Our students graduated on Saturday. In Cambridge graduation lasts three days, from Thursday till Saturday. They go to pick up their degrees by college, in order of the date of foundation of the college (which means that Newnham in 1871 comes at the beginning of the last day).
I never go to the ceremony itself. In fact I have never been to a graduation ceremony at all, not even my own -- for any of my degrees (I just got the certificate through the post, in absentia as we say). When I was first graduating with my BA, I just couldn't face all the rituals -- the dressing up in the fur-lined hood, the clasping the fingers of the "praelector", the Latin and the hand-clasping with the vice-chancellor (or the vc's deputy -- the top-dog understandably doesn't sit in the senate house for three days presiding over this).
I also couldn't face organising the whole show for a pair of divorced parents (they werent technically divorced, as it turned out -- my Dad had lost interest in the whole proceedings after the decree nisi and had never bothered to apply for the decree absolute, despite reminders from his solicitors. . . . but they were divorced in spirit). I told both of them a real whopper: graduation wasn't any longer what most people did, it was just for the blazer brigade.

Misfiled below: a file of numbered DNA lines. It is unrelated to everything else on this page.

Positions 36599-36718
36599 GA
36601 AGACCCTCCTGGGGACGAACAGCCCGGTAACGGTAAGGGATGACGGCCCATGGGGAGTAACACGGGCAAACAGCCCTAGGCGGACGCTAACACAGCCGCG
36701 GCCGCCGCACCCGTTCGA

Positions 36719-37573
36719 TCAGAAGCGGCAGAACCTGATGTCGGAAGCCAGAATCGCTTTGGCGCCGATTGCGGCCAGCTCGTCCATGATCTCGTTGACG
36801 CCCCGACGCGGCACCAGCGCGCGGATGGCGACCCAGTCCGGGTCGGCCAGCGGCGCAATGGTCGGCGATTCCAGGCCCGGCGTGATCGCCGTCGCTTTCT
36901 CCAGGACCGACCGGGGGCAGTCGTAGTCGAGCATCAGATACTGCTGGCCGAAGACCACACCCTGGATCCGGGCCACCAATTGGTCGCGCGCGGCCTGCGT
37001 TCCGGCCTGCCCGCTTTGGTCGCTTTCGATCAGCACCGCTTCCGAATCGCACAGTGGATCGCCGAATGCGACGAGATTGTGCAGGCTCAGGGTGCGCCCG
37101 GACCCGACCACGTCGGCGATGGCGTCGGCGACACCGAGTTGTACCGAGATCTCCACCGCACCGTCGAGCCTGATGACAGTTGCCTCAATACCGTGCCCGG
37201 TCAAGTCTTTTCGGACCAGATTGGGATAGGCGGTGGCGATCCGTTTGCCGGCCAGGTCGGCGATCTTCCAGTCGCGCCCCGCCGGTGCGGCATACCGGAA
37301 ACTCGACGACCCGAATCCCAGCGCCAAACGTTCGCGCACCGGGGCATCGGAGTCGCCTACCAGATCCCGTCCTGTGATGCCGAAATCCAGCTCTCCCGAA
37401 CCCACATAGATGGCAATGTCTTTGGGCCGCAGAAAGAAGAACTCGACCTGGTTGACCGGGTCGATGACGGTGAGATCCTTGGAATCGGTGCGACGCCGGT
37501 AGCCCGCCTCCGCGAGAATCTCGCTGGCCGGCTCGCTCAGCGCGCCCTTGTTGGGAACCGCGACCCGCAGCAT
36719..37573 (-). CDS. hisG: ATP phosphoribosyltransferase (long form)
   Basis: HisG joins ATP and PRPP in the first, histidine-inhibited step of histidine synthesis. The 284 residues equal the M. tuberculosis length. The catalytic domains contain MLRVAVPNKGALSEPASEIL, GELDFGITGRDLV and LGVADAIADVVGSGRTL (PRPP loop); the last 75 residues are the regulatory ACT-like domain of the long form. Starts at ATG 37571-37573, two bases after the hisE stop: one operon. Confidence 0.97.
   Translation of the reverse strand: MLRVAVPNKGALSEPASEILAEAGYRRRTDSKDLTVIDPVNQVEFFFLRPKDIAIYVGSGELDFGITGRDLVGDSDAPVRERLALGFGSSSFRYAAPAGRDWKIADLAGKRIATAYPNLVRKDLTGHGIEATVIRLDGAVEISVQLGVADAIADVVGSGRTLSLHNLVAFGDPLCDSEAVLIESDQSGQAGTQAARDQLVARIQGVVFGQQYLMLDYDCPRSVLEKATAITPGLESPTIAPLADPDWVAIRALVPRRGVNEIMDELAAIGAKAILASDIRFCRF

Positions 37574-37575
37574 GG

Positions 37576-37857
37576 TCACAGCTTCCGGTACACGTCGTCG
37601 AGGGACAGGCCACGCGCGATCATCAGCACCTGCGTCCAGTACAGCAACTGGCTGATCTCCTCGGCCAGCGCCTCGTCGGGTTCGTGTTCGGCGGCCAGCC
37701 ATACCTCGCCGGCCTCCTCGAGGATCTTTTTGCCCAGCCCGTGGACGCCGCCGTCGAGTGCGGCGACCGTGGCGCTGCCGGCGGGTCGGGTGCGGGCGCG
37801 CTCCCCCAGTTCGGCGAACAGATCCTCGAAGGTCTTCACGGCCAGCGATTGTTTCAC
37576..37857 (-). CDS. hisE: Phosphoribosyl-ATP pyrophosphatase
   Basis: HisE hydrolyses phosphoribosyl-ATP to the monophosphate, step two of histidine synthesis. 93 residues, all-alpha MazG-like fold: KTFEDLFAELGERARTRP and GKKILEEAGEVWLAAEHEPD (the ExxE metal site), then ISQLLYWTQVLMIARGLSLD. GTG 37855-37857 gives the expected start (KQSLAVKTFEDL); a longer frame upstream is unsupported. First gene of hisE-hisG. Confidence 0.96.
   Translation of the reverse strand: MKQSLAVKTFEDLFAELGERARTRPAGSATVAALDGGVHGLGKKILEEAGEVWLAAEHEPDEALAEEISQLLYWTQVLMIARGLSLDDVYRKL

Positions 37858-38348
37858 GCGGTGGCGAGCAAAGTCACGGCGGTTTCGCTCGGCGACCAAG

It is now one of my biggest regrets. At the cost of a little embarrassment to MB and some deft negotiation of parental squabbling, I could have given them a really proud and memorable day. So now when any student says to me that they don't fancy it, I try my hardest to persuade them to go through with it.
And I always try to go to the party that Newnham lays on for every one after the ceremony itself.